But the ending to this heart-wrenching love story has yet to be written, as Noah, old and sick in a hospital bed, tells his story of love and loss to Josh, a wise orderly at Mount Sinai Hospital. As his family members arrive to bid him goodbye, Noah discovers a far greater truth about his past, present, and future. Things are definitely not as they appear as the pieces of a shattered love are put back together in the remarkable final chapter of Noah’s life.

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I’m looking forward to reading this one.

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4. Spellbound by Monique N Peterson

Spellbound Spellbound by Monique N. Peterson

Have you ever wanted someone…you couldn’t have? For almost a year, all Bea wanted was for things to go back to the way they were before her best friend left…but when Caid Knight comes into her life, everything changes. Even after Princess Jennipher returns, there is something different about the friendship they once shared as her relationships with fellow housemaids, Kerry and Lucy, begin altering and dwindling. News of a revolt against Crimson Isle’s four monarchies threatens the lives of those closest to her while her own safety becomes the most endangered as she considers leaving the only home she has ever known. As for Caid, her feelings for him are growing stronger with each passing day yet she doesn’t know how he feels about her. Before she can ask, she is told that fate will not allow them to be together, regardless of what she tries to do to be with him. Will she defy this foretelling or surrender herself to it?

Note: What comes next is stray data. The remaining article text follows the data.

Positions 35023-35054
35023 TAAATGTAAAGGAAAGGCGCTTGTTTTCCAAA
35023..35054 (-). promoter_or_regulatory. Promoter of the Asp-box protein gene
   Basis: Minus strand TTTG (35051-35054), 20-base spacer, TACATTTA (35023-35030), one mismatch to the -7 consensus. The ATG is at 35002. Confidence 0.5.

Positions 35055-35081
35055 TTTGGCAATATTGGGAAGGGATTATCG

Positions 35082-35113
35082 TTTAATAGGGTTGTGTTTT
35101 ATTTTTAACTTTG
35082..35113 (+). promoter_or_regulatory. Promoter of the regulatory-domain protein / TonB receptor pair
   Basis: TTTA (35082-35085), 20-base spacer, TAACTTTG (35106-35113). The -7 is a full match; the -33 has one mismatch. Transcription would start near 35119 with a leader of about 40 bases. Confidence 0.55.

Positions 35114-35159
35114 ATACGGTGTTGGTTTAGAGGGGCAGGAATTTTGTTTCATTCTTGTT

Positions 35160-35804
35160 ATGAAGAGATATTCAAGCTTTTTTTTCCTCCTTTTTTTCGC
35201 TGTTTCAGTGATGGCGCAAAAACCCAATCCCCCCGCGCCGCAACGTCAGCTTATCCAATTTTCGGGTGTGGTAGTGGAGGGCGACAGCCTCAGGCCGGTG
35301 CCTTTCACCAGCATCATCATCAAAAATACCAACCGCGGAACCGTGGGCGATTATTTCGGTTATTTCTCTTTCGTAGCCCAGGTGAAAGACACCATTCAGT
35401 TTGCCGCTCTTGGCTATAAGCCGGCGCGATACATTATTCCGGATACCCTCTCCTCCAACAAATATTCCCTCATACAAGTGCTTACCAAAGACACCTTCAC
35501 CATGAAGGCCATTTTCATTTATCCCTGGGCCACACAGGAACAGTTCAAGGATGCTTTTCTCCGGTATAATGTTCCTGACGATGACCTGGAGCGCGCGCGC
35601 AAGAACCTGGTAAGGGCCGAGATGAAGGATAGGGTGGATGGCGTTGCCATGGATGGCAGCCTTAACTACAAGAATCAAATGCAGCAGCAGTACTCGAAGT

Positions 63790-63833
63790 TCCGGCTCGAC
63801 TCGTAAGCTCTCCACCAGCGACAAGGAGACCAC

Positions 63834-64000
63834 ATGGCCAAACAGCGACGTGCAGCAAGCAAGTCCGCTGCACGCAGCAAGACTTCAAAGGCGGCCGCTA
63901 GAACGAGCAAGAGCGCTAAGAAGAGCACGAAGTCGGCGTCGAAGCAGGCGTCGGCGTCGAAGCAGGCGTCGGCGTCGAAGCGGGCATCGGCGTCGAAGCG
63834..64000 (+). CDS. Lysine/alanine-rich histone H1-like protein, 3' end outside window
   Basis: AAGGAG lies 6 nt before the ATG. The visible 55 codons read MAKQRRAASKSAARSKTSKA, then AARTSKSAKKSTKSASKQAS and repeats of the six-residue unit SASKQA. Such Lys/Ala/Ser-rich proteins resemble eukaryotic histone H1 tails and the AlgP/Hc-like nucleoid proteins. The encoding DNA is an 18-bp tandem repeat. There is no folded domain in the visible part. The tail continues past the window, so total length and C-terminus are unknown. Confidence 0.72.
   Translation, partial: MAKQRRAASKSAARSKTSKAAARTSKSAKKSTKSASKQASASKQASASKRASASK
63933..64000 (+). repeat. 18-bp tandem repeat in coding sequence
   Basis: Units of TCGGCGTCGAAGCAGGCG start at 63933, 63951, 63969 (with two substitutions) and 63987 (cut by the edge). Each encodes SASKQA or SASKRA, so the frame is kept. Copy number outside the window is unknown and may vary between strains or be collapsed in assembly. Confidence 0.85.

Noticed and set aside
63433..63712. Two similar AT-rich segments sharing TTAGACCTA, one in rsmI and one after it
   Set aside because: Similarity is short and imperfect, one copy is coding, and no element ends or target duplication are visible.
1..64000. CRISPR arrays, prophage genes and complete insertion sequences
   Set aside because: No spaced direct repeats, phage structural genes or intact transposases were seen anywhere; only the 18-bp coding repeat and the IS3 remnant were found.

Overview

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This sounds interesting and entertaining.

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5. Codon Zero by Jim Hendee

Codon ZeroCodon Zero by Jim Hendee

Jason Stouter, a U.S. intelligence officer forced into retirement by the Mossad, confronts an old nemesis, Kahlil Zufar, during a Middle East conflict final solution. A secret group of genetic engineers tricks Jaason into embarking upon blackmail of Israel and the Arab nations to achieve peace throughout the Middle East. The geneticists engineer a very selective virus, but Jason’s nemesis hijacks the virus for his own purposes, imperiling the mission for peace. Through the cooperative efforts of his friend in the FBI and two sexy but dangerous women he meets along the way, Jason now has to stop the spread of the virus yet allow the dream of peace to go forward. Through the Florida Keys, Jackson Hole, Boston, Israel and Jordan, Jason struggles to find out why Zufar needs to wield the deadliest weapon the Middle East has ever seen to realize his ultimate vision.

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I love a good conspiracy novel with plenty of science thrown in.